Treatments for BPH

Whether to have treatment and the choice of treatment, depends on how much bother the symptoms are causing.

Are your symptoms
MILD
MODERATE
SEVERE


If the urinary symptoms of BPH are mild, you might decide not to have any treatment. It can be helpful to reduce the amount of caffeine (in tea as well as coffee) and alcohol that you drink, and limit your total fluid intake, especially in the evening. Avoiding constipation, losing some excess weight, having good control of diabetes and blood pressure, stopping smoking and increasing your level of exercise may also help.

Retraining your bladder to hold on longer can help some men who have to urinate frequently.

Talk to your doctor about other medications you are taking, including decongestants and antihistamines, as they can affect your symptoms.

Medication taken as tablets is usually the next step for men with moderate to severe BPH symptoms. Three main types of medicines are used:

  • Alpha-1 blockers relax muscles in the prostate and neck of the bladder, letting urine flow more easily. Alpha-1 blockers act quickly, within one or two weeks. They usually reduce symptoms by about 30-40% and improve the flow of urine by about 20%. However, they do not affect the size of the prostate.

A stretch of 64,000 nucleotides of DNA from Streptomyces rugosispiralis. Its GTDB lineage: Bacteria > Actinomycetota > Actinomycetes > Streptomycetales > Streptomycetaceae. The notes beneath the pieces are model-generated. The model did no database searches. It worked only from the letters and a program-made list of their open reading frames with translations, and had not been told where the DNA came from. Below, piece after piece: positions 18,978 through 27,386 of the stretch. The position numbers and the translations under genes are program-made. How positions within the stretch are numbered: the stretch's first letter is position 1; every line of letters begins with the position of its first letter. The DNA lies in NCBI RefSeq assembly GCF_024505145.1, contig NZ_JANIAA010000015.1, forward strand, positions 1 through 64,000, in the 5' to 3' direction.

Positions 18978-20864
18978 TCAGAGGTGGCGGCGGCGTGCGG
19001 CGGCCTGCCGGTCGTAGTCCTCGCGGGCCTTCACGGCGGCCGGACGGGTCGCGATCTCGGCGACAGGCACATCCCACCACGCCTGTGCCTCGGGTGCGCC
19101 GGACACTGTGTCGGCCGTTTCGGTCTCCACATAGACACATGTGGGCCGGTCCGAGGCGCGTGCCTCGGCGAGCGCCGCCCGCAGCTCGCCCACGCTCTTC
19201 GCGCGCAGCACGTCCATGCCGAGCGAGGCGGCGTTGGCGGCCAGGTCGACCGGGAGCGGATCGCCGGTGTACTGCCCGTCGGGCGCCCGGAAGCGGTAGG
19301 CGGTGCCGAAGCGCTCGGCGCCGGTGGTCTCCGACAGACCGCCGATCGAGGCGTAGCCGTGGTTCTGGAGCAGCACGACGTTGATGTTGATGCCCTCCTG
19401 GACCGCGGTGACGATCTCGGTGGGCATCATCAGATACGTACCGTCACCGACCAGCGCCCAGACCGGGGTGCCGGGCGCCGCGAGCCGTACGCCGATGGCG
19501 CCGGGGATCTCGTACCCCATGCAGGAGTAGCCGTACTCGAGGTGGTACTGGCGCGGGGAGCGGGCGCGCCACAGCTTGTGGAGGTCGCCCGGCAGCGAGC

• 5-alpha-reductase inhibitors (5-ARIs), is another class of medicines, they slowly reduce the size of the prostate by blocking the effects of testosterone on prostate tissue. They act much more slowly than alpha-1 blockers, and need to be taken for many months before there is a benefit. Acute urinary retention - being unable to empty the bladder - is a possible complication of BPH. 5-ARIs can reduce the risk of acute urinary retention occurring.
  • PDE 5 inhibitors is another class of medication that can also help relieve the symptoms of BPH.

Some tablets contain a combination of alpha-1 blockers and 5-ARIs. They aim to provide relief of symptoms and also reduce the risk that BPH will get worse.

Anticholinergic tablets can be used to treat the symptoms of overactive bladder. These symptoms include needing to rush to the toilet to urinate without warning, needing to urinate frequently, or wetting yourself because you did not get to the toilet in time. These medications are used only when there are symptoms of bladder overactivity as well as BPH. Your doctor can advise on whether you might benefit from treatment.

All medications have the potential to cause unwanted side effects. Talk with your doctor about the balance between the likely benefits and the possible risks for you.

If BPH and its symptoms are severe, then surgery or newer approaches including laser treatment of the prostate are an option.

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References

  1. Prostate Enlargement: A guide to urinary symptoms in men. Andrology Australia, 4th edition, 2013
  2. Marberger. M. Medical management of lower urinary tract symptoms in men with benign prostatic enlargement. Advances in Therapeutics. 2013; 30 309-319